You’ve just had a hella weird introduction to grad school. Maybe you’ve been feeling anxious about your classwork, or your writing in general, or even about what you’re going to do with your life after you graduate. This is legitimate. Grad school takes getting used to, even at the best of times, and this last year has been far from “the best of times.” So be kind to yourself.
Take comfort in knowing that you are still in the middle of your first year! Your job right now is to relax into your writing, and to soak up the absolute luxury of being in an MFA program. You’ve worked hard to get here. You’ve earned this time/space to pay full attention to your artist self.
As you prepare for your second semester: reflect on what you did well last Fall? (Be generous! What would your best friend say?) Showed up to all or most or even some of your classes? Awesome. Hit that one deadline? Great. Gave insightful feedback in a class? Wonderful! Everything you accomplished was harder than it should have been, but you accomplished it anyway, because you are amazing and resilient.
What did you have trouble with? Ask for help with that: reach out to a faculty or staff member that you feel comfortable with, or even a classmate who’s further along in the program. Struggled with deadlines? It’s okay—maybe you were overextended, maybe you were out of “spoons,” maybe you were just dealing with mess that was 2020. Felt overwhelmed by Imposter Syndrome? It’s okay—we all do, and you are just as talented, capable and brilliant as any of your classmates.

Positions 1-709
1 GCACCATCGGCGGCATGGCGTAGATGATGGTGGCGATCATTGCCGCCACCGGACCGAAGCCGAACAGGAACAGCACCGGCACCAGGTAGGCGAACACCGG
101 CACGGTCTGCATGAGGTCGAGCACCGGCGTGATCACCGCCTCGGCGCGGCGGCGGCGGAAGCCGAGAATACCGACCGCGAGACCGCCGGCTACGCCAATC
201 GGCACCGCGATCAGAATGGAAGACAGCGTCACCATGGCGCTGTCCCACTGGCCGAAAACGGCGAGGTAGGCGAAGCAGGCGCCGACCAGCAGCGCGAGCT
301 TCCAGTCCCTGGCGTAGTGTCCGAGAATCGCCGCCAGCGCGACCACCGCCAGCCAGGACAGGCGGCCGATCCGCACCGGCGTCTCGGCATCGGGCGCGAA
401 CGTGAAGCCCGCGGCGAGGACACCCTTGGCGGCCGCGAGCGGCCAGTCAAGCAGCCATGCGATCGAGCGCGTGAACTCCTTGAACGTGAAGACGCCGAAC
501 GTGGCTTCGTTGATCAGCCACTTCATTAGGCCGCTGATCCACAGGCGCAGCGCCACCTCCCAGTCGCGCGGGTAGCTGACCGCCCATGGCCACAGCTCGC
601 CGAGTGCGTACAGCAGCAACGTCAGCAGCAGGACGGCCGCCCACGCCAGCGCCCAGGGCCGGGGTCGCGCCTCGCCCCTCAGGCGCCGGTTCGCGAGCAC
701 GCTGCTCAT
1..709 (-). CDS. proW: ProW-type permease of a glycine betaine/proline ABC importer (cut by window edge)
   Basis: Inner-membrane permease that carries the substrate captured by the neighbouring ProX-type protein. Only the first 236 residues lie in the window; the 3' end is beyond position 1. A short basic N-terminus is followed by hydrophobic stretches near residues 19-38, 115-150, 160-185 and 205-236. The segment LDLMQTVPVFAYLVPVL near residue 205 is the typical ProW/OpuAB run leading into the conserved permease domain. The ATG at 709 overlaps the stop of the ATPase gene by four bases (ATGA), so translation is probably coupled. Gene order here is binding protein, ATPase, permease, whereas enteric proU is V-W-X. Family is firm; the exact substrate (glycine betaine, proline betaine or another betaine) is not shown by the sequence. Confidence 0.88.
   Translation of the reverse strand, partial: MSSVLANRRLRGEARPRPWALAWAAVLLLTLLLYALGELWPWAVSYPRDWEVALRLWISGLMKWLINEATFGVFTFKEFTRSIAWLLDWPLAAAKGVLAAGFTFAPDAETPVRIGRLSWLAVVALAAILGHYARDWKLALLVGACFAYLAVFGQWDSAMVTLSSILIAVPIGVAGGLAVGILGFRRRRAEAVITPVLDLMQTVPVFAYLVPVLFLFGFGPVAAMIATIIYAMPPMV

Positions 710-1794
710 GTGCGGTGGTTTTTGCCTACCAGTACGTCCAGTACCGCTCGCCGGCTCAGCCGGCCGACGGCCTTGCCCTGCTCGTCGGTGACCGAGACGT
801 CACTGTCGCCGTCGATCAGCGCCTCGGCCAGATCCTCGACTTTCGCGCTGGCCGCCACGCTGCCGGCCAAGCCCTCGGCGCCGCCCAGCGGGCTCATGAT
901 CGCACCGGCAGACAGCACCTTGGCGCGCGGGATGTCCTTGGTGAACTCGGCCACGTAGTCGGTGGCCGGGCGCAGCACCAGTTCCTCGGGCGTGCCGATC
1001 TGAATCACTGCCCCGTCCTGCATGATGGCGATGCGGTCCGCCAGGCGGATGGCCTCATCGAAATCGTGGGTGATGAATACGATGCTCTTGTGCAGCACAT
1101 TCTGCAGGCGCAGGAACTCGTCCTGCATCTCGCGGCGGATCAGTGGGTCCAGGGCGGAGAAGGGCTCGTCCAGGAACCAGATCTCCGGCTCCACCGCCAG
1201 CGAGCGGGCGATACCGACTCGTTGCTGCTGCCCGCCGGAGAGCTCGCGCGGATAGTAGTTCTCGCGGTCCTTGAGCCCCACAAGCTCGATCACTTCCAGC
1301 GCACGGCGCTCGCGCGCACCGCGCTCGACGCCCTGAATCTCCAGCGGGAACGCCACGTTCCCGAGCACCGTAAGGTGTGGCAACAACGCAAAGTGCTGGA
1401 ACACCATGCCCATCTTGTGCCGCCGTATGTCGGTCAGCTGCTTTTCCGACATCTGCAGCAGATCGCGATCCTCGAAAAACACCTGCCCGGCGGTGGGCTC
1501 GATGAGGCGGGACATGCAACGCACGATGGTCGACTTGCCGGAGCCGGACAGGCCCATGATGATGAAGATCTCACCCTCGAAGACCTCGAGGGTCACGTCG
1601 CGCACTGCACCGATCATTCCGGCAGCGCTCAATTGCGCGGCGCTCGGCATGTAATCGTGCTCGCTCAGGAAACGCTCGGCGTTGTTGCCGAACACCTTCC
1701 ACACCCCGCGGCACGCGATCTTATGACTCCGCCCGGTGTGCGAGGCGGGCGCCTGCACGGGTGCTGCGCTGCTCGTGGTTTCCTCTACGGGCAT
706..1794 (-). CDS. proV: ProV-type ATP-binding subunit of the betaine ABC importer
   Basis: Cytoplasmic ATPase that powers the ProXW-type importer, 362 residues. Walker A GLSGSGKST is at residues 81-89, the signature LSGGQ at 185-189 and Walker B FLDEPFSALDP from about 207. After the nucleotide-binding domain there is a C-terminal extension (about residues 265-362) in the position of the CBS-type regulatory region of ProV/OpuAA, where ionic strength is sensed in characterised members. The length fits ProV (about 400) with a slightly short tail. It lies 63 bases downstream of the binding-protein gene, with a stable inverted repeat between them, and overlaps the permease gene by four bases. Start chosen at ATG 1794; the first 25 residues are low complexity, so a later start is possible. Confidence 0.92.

Take advantage of the two-week “trial” period during which you can add/drop classes. Sit in on classes you’re considering. Go to the first couple of sessions for every class you’re signed up for or waitlisted for. Decide on your final schedule after that. The online description of a class won’t capture its in-real-life dynamic. The first session is often a ground-setting exercise. So it’s the second session where you’ll see what the class will feel like for the rest of the semester.
Connectedness is important. If a faculty member seems interesting to you, reach out to them; ask for a 20-minute Zoom conversation to get to know them, and to introduce yourself to them; this is not an imposition! They’ll let you know when they’re available, and they’re literally in this job because they like working with students. Similarly: have you encountered (future) classmates you’d like to get to know better? Invite them to hang out virtually over coffee/tea/whatever. We’re all some degree or shy and awkward artistic types anyway, so feel free to just say hi to people. 🙂 Too shy to initiate that but still want to meet people, maybe in a small group? Come to the GWC’s Sunday Night Writing Sessions.